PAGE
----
For a decade or more, solid state disks (SSD) have been like Ferrari Enzos: distant, exotic, sublimely fast, and very, very expensive.
Yes, we drivers of Fords, BMWs and Mercedes would like one but, well, get real. So only military and government organisations needing to put utterly reliable and very fast storage in fighter planes and reconnaissance satellites, or intelligence agency eavesdropping systems, or the high-end reaches of financial trading corporations have used SSDs.
They have been built out of computer memory chips, DRAM, and are wickedly fast having none of the head-moving latency of a spinning hard drive. But now there is a flashy new kid on the block, a flash memory-based SSD technology. It is still faster than a hard drive but slower than DRAM, but it is also much less expensive than DRAM. The relatively cheap chips found in memory sticks can be built into an SSD and used to store and access tens and hundreds of gigabytes of data.
What Texas Memory Systems, a successful supplier of RamSan DRAM SSDs, has done, is to build a kind of hybrid SSD, one with bulk storage based on flash memory chips and a front-end cache using DRAM, the RamSan 500. It is available with capacities beyond 1TB, is much faster than a terabyte hard drive and its price occupies a mid-point between hard drives and DRAM SSDs.
We talked with Woody Hutsell, an executive VP at TMS, about the RamSan 500.
Techworld: How has your market responded to the RamSan 500?
WH:Since we announced the RamSan 500 with its cached flash around 50 percent of the RFPs coming in refer to it. There are lots of leads in data warehousing, seismic processing and similar sectors. Some have committed. We're not shipping yet. The first units will go out in December.
Customers in the finance and telecoms area are taking it. There is some overlap in customer sets for DRAM and flash RamSan but flash RamSan gets us to new customers.
We're talking to one of the (financial) exchanges. Before it would have been a DRAM customer. It will probably be both a DRAM and flash customer in the future.
Techworld: Could you position SSDs and HDDs in a green sense please?
WH:A 2TB RamSan 500 uses 250 watts. A 72GB hard drive would need twice that power. Add in the RAID controller and you're looking at twenty times less power usage with the SSD. Greg Schultz of Storage IO has written a paper on this, on looking at performance per watt.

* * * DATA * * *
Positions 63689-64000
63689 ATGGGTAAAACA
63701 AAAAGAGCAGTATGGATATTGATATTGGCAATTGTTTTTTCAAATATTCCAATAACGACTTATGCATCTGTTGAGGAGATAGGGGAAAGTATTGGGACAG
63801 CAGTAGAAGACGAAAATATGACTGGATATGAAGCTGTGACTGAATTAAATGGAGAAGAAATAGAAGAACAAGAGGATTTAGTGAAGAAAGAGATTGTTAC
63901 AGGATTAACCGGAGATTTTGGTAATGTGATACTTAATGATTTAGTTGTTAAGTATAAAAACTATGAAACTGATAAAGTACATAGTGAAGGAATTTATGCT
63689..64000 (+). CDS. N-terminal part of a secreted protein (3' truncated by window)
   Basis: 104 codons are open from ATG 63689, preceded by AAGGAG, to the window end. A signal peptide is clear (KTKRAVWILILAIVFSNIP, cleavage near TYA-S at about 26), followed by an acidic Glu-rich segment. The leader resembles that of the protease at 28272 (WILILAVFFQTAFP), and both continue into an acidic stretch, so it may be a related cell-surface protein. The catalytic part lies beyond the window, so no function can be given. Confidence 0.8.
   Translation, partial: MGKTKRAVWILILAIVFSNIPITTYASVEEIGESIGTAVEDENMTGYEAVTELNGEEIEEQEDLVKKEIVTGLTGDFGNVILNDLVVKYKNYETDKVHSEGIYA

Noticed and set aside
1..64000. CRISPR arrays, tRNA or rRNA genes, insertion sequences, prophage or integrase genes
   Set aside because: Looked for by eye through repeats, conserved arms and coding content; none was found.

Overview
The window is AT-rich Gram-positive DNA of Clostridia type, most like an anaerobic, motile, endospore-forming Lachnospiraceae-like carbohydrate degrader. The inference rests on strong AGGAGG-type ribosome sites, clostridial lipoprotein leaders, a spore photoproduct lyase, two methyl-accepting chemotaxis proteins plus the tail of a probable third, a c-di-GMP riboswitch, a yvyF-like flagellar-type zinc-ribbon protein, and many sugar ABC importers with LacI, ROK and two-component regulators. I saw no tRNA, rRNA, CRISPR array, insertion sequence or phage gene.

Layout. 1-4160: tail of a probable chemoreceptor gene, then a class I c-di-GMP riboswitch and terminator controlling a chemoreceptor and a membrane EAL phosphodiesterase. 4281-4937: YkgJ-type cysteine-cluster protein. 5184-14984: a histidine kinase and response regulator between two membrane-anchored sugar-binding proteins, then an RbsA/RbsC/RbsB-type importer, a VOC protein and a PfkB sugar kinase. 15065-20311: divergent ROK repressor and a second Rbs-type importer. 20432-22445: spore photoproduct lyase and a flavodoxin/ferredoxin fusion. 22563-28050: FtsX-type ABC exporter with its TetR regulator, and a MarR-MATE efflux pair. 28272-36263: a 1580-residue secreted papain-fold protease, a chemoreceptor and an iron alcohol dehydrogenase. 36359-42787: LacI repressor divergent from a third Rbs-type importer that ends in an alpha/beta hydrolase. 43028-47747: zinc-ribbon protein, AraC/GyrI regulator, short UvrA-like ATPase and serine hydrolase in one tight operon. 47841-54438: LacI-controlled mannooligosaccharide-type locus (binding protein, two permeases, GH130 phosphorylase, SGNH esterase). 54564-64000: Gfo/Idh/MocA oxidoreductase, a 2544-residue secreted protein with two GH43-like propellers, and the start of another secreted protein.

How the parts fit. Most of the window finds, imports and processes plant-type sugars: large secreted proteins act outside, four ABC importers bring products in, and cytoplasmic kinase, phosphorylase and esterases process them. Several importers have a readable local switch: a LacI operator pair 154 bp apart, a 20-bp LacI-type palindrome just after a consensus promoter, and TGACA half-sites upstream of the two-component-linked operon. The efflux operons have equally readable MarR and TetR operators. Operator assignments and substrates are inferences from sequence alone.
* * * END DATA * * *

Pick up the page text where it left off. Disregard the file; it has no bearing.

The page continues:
Techworld: How is the RamSan 500 priced?
WH:It's not cheap; it's an enterprise storage device costing around $300,000 - $340,000 for a 2TB unit. But the DRAM-based RamSan would cost around $1.5 million for a 2TB unit.
Techworld: Could you describe how the flash SSD might be used?
WH:In a write-intensive environment DBMS reading lags are small, only a few gigabytes are involved, so a DRAM solution is okay. Flash DRAM is high capacity and can be used in different applications. All our customers tier. Transaction logs would be on tier zero (SSD) along with database table space. The bulk primary data will be on disk. This is ILM (information lifecycle management) at a basic level.
In most cases we're still looking at application-centric storage uses for SSDs. If the SSD is to transition to general tier zero use then you need some automation to place files and data on the right storage tiers at SAN and array levels.
This decision layer adds latency. If the decision is slow then you've invalidated the decision to buy SSD technology.
Techworld: What's your view of the SSD market's growth? What will drive array vendors do?
WH:From 2005 to 2006 there was an 80 percent growth in SSD sales. It was 30-40 percent from 2006 to 2007. From 2007 to 2008 it could be 100 percent; largely as a result of flash SSD systems. I think the market will change rapidly. I think most of the major RAID HDD array vendors will put flash in their controllers.
Using flash SSD technology is an easy route to increased performance. How do they do this? Do they take the easy route and just modify firmware? Or do they modify the architecture to take more advantage of SSD?
TMS would be open to OEM deals for this.
Overall, we're in a really good position today. We have the only product with enterprise-level controls. It's going to be a very exciting time in the market.
Adding a DRAM cache to flash SSD has enabled quite high-performance at a fifth of DRAM SSD prices. The hard drive array vendors will all see the opportunity to front-end their HDD-based arrays with SSD technology and so provide a faster-than-disk new storage tier, tier zero.
There will be two main supply sources for this: incoming flash SSD suppliers such as Micron and STEC; and existing SSD suppliers such as TMS. The trick will be, returning to the car analogy, judging how to add a supercar performance boost to your middle-of-the-road saloon (sedan). Do you add BMW technology to a Ford Focus, or Ferrari technology to a BMW ?
There is a longer-term decision to be made too. Will SSD prices drop enough to cause wholesale replacement of fast hard drives in datacentres? If they do then Symmetrix-level array sales face decimation unless they adopt the technology so that tier one storage migrates to SSD. This is not a fantastical idea. Look out for the forthcoming interview with Joseph Reger, the chief technical officer for Fujitsu Siemens Computers.
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